MINNEAPOLIS —Less than half of students from traditionally underserved populations believe education after high school is necessary, according to a new survey conducted by ECMC Group in partnership with VICE Media Group. The survey of more than 1,000 high school students ages 14-18 from low-income, first-generation and BIPOC (Black, Indigenous and people of color) backgrounds found that only 45% believe education after high school is necessary, compared to 52% of all high schoolers.
In addition, only 8% feel fully prepared to make the decision of what to do after high school.
This study is the latest in a series of national surveys conducted since February 2020 to uncover insights from high schoolers about their academic and career plans after high school. The previous five surveys gathered information from a cross-section of more than 5,000 students from across the country. The latest survey, conducted in October 2022, focused specifically on gathering insights from historically underserved high school student populations. The data is part of ECMC Group’s Question The Quo campaign, designed to empower Gen Z teens to take the education and career path that is right for them.
“This latest round of data provides a clearer picture of the issues and barriers faced by our most under-resourced students as they seek to determine their future trajectory,” said Dan Fisher, president and CEO of ECMC Group. “With this information, we have an opportunity to not only hear the concerns but develop solutions that will enable these students to persist and thrive in the future.”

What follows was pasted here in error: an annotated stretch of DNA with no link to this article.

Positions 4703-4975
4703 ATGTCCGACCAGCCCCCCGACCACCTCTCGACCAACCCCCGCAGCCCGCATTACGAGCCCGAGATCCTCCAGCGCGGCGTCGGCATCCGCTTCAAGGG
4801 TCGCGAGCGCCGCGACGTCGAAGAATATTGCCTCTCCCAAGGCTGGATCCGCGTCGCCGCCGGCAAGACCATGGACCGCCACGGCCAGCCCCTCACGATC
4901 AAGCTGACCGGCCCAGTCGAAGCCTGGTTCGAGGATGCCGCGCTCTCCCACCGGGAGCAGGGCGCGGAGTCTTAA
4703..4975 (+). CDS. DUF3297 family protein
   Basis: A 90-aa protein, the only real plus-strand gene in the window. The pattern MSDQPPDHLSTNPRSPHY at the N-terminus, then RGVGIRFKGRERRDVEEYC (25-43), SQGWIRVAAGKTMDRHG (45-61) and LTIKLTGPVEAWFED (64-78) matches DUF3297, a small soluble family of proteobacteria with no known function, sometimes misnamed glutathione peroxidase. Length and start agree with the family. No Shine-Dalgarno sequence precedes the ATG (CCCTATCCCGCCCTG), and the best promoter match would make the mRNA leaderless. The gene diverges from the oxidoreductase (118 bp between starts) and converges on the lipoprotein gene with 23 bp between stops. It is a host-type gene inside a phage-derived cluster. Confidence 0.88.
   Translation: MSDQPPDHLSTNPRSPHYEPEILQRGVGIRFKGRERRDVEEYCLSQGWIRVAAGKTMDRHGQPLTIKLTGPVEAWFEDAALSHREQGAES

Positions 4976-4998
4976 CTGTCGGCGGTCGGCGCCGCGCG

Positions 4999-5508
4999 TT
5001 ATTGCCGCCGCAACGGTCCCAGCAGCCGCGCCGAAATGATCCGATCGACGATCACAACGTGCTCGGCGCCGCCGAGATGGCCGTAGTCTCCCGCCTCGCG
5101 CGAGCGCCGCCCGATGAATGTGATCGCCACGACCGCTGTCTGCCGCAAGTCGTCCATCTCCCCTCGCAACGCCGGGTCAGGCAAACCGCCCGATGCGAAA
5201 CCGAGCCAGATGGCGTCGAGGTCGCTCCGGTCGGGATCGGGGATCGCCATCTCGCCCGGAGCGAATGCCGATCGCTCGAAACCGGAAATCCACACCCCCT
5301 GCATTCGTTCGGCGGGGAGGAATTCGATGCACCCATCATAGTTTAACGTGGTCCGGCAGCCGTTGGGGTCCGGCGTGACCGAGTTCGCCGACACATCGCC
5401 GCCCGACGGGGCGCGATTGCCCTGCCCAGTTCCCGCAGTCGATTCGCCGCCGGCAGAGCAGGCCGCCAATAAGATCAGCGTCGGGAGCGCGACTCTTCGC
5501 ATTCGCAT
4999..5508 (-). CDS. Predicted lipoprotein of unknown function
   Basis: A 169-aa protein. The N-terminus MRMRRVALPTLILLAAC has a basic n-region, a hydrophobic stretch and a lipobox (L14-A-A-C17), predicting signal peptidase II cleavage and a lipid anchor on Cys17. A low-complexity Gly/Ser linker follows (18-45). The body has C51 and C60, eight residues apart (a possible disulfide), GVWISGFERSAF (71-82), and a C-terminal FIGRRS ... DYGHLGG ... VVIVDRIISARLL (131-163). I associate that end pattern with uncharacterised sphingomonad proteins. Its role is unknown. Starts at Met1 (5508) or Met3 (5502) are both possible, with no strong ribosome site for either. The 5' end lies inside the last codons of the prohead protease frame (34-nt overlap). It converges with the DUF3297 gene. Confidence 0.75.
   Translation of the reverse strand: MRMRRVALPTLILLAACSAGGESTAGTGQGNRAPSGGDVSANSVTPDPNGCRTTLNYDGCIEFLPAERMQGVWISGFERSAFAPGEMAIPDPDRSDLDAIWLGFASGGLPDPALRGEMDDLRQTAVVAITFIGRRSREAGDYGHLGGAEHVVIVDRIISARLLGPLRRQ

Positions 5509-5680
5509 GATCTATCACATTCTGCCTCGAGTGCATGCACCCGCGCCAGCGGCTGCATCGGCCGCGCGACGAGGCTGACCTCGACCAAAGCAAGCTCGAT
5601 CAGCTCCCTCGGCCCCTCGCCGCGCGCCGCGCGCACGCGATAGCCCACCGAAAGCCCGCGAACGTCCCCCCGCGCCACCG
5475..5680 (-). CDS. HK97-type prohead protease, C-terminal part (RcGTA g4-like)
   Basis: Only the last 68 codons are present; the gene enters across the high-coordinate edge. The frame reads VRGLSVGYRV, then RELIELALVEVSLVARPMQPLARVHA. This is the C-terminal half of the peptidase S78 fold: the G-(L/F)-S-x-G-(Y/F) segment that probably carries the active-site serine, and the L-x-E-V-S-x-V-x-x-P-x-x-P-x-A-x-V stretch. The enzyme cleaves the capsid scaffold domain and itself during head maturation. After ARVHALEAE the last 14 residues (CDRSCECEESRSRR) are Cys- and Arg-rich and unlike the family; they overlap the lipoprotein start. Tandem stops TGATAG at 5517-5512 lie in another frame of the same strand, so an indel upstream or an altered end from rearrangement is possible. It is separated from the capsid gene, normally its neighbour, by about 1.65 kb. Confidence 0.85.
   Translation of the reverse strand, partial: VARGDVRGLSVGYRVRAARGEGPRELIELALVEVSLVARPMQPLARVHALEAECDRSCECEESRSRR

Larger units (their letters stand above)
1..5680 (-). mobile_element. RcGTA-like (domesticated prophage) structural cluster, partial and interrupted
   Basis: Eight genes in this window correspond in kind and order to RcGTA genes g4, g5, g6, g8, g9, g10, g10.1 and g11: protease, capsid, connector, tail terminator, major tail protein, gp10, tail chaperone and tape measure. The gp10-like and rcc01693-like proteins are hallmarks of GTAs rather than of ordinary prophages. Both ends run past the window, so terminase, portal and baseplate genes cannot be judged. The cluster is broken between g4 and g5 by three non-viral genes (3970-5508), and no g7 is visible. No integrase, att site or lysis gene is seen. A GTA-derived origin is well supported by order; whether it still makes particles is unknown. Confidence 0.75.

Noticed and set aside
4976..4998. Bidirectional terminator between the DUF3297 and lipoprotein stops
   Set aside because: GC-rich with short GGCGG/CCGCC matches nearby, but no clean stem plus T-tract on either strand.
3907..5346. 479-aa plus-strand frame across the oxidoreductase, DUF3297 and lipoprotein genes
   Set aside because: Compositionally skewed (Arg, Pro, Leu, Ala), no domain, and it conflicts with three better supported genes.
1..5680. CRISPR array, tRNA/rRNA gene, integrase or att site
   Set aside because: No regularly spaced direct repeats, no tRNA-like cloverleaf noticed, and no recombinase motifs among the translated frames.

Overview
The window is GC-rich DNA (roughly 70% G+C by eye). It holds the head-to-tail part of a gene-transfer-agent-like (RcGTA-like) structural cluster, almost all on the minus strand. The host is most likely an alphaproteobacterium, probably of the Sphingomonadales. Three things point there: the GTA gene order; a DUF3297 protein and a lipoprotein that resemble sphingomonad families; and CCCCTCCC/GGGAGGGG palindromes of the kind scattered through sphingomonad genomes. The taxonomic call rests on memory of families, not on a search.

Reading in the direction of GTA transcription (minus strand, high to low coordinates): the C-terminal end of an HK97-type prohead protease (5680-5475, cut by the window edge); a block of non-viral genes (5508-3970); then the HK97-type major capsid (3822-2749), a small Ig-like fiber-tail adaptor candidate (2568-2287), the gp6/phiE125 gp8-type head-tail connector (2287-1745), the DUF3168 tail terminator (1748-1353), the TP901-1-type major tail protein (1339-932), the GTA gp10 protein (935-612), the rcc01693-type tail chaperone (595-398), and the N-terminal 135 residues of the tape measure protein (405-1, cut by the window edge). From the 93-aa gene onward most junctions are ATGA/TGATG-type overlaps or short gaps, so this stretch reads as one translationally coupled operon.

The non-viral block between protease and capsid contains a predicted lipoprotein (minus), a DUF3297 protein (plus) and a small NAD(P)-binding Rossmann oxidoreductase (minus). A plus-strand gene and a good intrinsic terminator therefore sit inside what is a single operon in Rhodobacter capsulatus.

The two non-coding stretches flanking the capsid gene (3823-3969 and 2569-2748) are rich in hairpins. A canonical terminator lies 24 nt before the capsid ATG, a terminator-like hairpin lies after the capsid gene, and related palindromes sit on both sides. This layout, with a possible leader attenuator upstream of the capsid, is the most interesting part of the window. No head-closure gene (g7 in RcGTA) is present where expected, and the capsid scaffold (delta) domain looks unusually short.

The survey also found that 83% of students surveyed feel pressure—often self-directed—to pursue a four-year degree, but more than half (53%) are open to a path other than four-year college, and nearly 60% believe they can be successful without a four-year degree.
As they ponder their future, most would like their high school to provide guidance on questions about finances (62%), support for their mental and physical health (48%), identifying postsecondary education options (46%), and managing future debt (37%) or handling unexpected costs (37%).
“Students from underserved communities are looking at education through a practical lens,” said Fisher. “They want to know what the cost is, how they’re going to pay, how they will get through everyday life and whether there’s a job at the end of the road.”
Students from underserved populations feel unprepared to make decisions about their future
The study found that 86% of students surveyed think about their future path at least weekly (52% think about it every day) and 59% have a career path in mind, but few are receiving the guidance they need to make an informed decision.
Only about one-third of students surveyed have been offered a program that helps them explore careers; 38% have taken a class on career exploration, and only 41% of students attend high schools that provide college fairs.
When thinking about their future, more than half look to their family to provide information, 48% seek insight from teachers and counselors, and 36% turn to friends and classmates.
Students from underserved populations are focused on ensuring their ability to meet their basic needs
The survey found that underserved students put basic needs at the top of their decision-making criteria:
- 75% listed mental health in their top decision-making criteria for choosing a path after high school
- When asked about their top three needs in making a decision about their post-high school education:
- 43% listed “I need to be able to feed myself”
- 34% listed “I need to have safe housing”
- 31% listed “I need to be able to take care of my physical health”
In addition, 48% wish their high school provided more guidance on managing their health (physical/mental).